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The 'Things We Learnt' from Canberra

It's time to look back on the weekend it was for the Sea Eagles in Canberra in our weekly 'The Things We Learnt' column with Manly Media Manager Wayne Cousins.

Where did it go?

Well, that was a case of 'the one that got away'. And to think the Sea Eagles were the far better team against the Raiders, well at least until the dying few minutes. Yes, there were a few tough calls against us in the end, but that's footy and sometimes they go your way. And yes, we badly missed suspended hooker Api Koroisau and injured centre Dylan Walker. I'll admit the only time I got a little anxious in the end was after the missed field goal attempt from Trent Hodkinson when we led 20-14. When it missed, that dreaded gut feeling of something bad was going to happen surfaced (first, I thought it was the dodgy burger from the night before). And, of course, it did. The Raiders got the points and we were left with a long, quiet, bus trip home. The trip was made a little bit more pleasant with the superb pizzas from our friends at Crust Belconnen, who always look after us well. Do yourselves a favour, try the Peri Peri chicken pizza!

Good signs

Okay, pushing the heartbreak aside, there were many positives from the game, starting with the boys playing some great, entertaining footy. Five-eighth Trent Hodkinson was again very good in the first half in leading the team around the park. And his goal kicking was excellent. A quality acquisition to the team. I also thought new second-rower Joel Thompson backed up his strong performances from the wins over Brisbane and Melbourne with another great game. His experience is proving invaluable and he pulled off some great tackles on our line. Plus, it was good to have experienced winger Jorge Taufua back from a collarbone injury. With the season half over already, the finals are looming fast and we have some troops returning, so keep the faith Manly fans.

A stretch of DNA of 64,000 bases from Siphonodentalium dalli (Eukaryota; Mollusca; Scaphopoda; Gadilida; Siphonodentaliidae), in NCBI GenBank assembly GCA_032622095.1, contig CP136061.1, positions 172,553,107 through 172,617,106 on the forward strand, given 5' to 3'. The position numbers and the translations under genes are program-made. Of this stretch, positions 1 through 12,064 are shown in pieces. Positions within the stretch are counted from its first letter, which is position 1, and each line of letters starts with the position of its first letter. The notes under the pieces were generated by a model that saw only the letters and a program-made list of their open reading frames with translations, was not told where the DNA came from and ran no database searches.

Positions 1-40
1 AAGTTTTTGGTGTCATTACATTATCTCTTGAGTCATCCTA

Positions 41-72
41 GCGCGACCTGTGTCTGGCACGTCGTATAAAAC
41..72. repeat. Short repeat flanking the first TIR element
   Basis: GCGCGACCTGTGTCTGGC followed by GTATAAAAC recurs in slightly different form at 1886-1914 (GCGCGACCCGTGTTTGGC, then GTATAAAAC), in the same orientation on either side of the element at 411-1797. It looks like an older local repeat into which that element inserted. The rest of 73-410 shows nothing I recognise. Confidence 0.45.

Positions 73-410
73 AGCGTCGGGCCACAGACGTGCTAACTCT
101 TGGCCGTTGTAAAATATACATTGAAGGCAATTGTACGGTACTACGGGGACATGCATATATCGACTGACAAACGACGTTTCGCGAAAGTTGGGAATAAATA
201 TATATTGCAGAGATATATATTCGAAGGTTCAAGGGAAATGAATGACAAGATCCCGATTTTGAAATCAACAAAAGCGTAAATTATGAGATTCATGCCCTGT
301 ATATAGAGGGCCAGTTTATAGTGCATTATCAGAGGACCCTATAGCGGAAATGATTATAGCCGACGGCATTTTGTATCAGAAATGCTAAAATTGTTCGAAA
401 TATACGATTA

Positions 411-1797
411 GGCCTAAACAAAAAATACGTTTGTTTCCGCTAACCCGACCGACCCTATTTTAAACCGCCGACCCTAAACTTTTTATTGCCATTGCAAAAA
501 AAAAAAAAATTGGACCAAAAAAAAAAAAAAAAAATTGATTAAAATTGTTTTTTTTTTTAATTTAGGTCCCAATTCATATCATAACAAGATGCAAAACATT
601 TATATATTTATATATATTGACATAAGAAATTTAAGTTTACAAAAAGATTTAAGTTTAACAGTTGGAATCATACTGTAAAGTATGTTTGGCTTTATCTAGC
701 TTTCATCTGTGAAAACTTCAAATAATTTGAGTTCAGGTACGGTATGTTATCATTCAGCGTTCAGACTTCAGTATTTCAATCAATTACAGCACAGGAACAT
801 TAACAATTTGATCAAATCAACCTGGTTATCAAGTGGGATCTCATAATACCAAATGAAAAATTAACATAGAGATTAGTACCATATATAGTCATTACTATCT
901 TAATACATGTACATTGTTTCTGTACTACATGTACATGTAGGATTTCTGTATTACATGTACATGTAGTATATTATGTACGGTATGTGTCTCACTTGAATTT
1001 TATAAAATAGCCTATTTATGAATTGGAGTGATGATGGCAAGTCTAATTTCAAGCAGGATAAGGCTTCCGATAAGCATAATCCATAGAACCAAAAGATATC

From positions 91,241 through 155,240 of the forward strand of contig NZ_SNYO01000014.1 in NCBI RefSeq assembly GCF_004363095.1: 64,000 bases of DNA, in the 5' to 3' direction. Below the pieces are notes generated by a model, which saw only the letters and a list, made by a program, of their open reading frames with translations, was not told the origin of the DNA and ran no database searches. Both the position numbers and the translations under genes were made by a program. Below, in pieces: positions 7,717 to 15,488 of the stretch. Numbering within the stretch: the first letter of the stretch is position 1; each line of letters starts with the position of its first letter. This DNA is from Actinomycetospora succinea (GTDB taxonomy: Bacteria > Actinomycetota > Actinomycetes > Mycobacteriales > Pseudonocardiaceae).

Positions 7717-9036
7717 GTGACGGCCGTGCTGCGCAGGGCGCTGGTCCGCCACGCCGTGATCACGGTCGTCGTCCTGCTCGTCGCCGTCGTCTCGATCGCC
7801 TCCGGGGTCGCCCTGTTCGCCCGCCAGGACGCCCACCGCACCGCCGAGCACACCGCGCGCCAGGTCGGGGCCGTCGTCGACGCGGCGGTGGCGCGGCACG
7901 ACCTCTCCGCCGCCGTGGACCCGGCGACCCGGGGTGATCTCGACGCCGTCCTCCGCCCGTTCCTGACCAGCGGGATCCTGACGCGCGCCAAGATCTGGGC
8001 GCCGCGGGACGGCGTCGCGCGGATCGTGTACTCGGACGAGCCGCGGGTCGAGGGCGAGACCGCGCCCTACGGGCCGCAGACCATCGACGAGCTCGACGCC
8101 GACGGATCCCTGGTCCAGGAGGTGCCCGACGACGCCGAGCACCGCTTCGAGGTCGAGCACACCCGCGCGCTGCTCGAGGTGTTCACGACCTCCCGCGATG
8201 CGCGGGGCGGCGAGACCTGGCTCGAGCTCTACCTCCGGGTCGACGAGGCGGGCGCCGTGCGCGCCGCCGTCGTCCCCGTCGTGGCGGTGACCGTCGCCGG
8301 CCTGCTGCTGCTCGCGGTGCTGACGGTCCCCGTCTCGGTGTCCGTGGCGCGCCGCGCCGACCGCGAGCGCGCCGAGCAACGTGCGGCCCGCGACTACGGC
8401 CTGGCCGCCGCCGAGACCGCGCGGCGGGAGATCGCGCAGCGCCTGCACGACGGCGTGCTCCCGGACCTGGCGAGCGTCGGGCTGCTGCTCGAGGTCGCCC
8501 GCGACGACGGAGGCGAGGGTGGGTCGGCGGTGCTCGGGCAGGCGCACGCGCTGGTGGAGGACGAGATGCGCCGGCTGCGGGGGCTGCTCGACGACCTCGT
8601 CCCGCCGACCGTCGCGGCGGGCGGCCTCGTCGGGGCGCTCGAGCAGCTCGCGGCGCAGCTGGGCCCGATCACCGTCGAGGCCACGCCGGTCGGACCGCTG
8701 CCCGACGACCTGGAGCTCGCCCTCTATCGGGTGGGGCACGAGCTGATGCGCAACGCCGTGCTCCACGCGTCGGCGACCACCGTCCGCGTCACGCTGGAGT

There were some fine tries scored at GIO Stadium, but to me, the best was the brilliant try from young centre Brian Kelly. After getting the ball early, Kelly produced a great left step to slice past four defenders. He went quicker than last week's pay packet! It was a try that any experienced centre would have been proud to claim, yet alone a 21-year-old in his second season of the NRL. A terrific young talent who we should all get behind. The best is yet to come! 

Happy faces

A special shout out to Jack and Chris O'Donohue, who joined Manly captain Daly Cherry-Evans in leading the team out on Friday night in between selling beanies for brain cancer research. They are two very impressive young kids who, unfortunately, lost their father to brain cancer in 2013. To see the smile on their faces as they joined Daly was priceless and certainly a special moment for their mum, Emily. We are proud to have you as part of the Sea Eagles 'family'. 

Long drive pays off

Just on DCE, he also signed one of his warm up training shirts he gave to a fan prior to our match against Parramatta at ANZ Stadium a few weeks back. That young fan was Oli, who travelled with his family from Orange hoping to get his hero to sign his shirt. Now there is a Sea Eagle for life!  

Home time

After a few weeks on the road, it is great to be back at our spiritual home ground of Lottoland this Thursday night when we take on the North Queensland Cowboys. If we can reproduce the good performances shown over the past month (and hasn't it been enjoyable), then we will go close to winning again. So forget Thursday night shopping, record your hour long episode of Home and Away, and get out to 'The Fortress' as our boys look to stay in touch with the eight. Plus, it will be the last time Cowboys great Jonathan Thurston plays at our home ground. Come and see the future Immortal and lift your beloved Sea Eagles to victory. See you there!


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Acknowledgement of Country

Manly Warringah Sea Eagles respect and honour the Traditional Custodians of the land and pay our respects to their Elders past, present and future. We acknowledge the stories, traditions and living cultures of Aboriginal and Torres Strait Islander peoples on the lands we meet, gather and play on.

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